Tampa is having a nice run and will probably make the playoffs in the next few years if not this year. The Marlins have no payroll to speak of and are doing well and then there is the Oakland A’s that always seem to compete with bailing wire, duct tape and young pitchers.
In baseball with a 162 game schedule, the regional rivalries mean more than the other sports. This is why returning to the unbalanced schedule was such a great idea.
You, sir, need a bigger soapbox. Too bad it won’t have any effect, though.
Yes, bring back the double-header and the World Series (or even LCS) game that’s played in the daylight. When most LCS games, and every single World Series game sees its first pitch thrown at 8:15pm EST even when it’s between two East Coast teams, something is terribly wrong.
How come every time I see one of those “How to fix sport X” threads, it invariably is full of suggestions that TPTB would laugh their heads off at if they were to see them. Make some realistic suggestions, ones they might actually consider adopting, and get back to us.
Doubleheaders, for example. Is there a way to make them work that would make the owners (who want maximum revenue) and the players (who don’t want to risk injuries playing 18 innings a day, Ernie Banks aside)? Maybe, but at least try to sell the idea like you are pitching it to them-look at it from their perspective.
[Edit window] Just one scheduled DH a month would allow the ALDS to start almost a week earlier, thus hopefully avoiding possible weather problems (we got lucky in Denver last year). I guess DH tickets could cost 180% that of a single game ticket, giving enough of a discount to encourage attendance without affecting the bottom line too much. I don’t know how the MLBPA could be convinced tho.
I don’t know, why don’t you ask the fans of soccer teams world wide that use such promotion/relegation schemes? Actually, you might consider that it tends to add excitement to the season’s end, as teams fight to avoid relegation. For lower divisions, teams strive to get into the playoffs for promotion, since promotion means better gate receipts the next year, as the big teams come to town.
The trouble with applying this to MLB is simple: who are you going to tell can’t be a part of the first division? I mean, the Cubs have been around since before the turn of the LAST century, and the White Sox almost as long. Same for most of the teams in MLB.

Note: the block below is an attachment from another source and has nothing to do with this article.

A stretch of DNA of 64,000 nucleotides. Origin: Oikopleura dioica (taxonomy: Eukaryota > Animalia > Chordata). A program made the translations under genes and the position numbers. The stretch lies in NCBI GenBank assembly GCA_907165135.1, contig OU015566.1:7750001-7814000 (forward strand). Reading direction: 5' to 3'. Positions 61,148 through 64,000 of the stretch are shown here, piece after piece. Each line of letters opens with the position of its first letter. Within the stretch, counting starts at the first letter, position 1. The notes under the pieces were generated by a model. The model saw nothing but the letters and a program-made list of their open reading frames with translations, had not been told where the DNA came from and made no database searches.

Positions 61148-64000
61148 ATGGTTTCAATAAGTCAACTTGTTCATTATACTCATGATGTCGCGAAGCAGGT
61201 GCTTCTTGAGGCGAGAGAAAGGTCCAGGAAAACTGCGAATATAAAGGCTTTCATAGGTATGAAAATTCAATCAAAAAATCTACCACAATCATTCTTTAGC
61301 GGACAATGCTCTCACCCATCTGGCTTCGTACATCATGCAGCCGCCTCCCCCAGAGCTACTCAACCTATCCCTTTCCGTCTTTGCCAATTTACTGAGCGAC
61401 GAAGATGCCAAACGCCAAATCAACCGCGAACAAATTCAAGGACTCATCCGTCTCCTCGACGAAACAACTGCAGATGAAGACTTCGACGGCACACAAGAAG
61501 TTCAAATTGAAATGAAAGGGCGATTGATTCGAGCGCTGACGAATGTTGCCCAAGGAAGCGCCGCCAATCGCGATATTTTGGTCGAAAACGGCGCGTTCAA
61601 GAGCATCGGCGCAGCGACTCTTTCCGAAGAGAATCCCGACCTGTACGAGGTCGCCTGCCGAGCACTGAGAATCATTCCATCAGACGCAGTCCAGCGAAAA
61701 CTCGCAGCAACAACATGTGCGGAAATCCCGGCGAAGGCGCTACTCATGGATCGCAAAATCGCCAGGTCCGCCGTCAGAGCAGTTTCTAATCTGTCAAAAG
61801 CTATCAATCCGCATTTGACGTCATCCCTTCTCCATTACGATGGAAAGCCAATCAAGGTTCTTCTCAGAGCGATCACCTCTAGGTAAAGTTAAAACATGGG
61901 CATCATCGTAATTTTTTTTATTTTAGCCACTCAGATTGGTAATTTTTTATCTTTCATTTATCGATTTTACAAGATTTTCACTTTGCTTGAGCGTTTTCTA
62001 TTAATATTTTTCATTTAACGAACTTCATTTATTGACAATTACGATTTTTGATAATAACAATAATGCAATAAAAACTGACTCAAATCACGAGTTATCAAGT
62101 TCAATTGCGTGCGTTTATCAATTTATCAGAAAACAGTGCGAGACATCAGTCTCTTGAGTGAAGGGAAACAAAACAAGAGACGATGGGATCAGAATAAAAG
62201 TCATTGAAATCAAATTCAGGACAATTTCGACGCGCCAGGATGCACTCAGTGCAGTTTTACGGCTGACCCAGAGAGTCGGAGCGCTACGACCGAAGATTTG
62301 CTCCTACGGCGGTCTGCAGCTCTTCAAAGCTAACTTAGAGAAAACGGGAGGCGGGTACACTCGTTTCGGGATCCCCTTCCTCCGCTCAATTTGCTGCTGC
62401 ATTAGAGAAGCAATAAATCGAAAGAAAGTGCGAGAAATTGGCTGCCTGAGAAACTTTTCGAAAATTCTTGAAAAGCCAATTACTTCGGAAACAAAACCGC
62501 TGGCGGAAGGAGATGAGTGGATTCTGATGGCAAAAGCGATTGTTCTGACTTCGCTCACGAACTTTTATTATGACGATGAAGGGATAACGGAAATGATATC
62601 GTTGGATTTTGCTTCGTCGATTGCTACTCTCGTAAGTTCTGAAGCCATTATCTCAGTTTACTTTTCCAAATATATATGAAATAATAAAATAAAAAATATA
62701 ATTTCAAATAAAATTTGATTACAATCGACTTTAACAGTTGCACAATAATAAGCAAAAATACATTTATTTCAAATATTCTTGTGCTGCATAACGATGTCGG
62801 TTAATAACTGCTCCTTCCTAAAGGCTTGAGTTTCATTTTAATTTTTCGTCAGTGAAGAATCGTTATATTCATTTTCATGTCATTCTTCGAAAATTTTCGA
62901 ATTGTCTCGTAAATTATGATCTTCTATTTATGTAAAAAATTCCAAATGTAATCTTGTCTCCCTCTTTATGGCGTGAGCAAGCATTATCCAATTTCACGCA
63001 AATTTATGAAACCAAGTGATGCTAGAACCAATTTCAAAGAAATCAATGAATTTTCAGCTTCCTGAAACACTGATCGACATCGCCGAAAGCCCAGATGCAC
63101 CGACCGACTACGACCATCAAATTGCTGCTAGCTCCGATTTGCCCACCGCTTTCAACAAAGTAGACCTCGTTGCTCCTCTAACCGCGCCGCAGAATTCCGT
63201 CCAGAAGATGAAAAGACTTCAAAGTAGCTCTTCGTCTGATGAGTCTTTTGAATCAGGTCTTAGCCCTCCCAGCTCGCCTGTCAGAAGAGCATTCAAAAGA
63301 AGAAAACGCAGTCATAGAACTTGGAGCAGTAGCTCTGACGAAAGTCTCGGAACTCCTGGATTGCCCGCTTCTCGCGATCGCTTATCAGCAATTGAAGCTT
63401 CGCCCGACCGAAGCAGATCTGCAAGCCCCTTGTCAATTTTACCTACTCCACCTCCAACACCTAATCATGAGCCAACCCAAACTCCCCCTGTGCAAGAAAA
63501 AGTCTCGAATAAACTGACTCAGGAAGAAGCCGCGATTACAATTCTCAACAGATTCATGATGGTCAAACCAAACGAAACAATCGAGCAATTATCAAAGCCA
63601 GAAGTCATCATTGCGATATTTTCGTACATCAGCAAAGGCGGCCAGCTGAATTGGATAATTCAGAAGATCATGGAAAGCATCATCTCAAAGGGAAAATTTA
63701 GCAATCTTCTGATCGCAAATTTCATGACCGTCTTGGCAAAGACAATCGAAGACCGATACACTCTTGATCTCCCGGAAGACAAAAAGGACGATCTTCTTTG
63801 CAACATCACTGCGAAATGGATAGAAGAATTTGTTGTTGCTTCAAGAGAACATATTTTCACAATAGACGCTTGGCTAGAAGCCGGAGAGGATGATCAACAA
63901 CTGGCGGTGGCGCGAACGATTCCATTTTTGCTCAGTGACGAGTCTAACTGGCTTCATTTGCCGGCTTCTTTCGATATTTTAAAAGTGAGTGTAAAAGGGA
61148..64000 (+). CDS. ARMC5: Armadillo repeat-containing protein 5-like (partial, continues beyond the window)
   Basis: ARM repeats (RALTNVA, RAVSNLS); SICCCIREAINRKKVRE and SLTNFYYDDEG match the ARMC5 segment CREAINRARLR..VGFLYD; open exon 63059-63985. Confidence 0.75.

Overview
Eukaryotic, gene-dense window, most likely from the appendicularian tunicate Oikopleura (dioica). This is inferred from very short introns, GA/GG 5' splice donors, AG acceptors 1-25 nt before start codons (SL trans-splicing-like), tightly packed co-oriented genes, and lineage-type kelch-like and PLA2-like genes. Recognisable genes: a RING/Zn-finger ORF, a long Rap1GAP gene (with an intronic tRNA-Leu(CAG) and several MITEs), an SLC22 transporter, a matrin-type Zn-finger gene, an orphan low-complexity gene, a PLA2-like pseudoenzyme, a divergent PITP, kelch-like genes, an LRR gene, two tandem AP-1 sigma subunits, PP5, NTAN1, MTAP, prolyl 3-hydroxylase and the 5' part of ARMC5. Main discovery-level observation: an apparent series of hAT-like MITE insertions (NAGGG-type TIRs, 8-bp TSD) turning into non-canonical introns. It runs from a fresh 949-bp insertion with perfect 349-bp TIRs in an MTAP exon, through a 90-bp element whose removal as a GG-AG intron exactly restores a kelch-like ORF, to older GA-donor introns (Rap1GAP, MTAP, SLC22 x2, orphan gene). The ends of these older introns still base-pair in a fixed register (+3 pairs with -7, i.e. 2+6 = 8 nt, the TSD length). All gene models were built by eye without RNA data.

The issue with MLB isn’t lack of interest because of the number of teams. Hell, for decades, the major leagues had only ONE team from each league that played past game 154; the other 7+ went home. Many times, especially in the AL, teams knew quite early on they were not a factor; it didn’t stop fans from coming out to see the games.
What makes the OP think Baseball needs fixing? What evidence do you have that, overall, there is a drop in interest in the game? Statistics show otherwise, and certainly plenty of money is still being poured into the game.
Umm 180% the cost for two games? [instead of $50 for one game you pay $90 for the DH?] Just a ballpark (no pun intended) figure-certainly there’s plenty of negotiable room in there to make the owners happy. But it’s probably too much to hope for I guess.
Tell that to Tampa Bay. They’be (essentially) been in last place since they were founded, the laughing stock of the AL East (and usually second-to-last in the whole AL, trailing KC) yet this year they are currently only 1.5 games behind the Red Sox. and were flip-flopping with them for first place at the start of the season.
I’m not saying that have a good shot at the WS, or even the pennant, but they do have A shot at both of them, for once.
If I wasn’t such a die-hard Red Sox fan, I’d be rooting for the Rays every game (as it stands, I root for them if they aren’t playing the Sox, as long as they stay at #2 in the AL East. )
Truly. One of the things I detest about the NBA is that the regular season seems like it is a practice session or something. I mean, all but about the bottom two teams make the playoffs, right? Then you go through about two months of interminable ‘championship’ games before the end of the season. Say what you like about baseball being dull, but at least only 8/30ths play after the regular season, and the whole shebang is over in three or four weeks.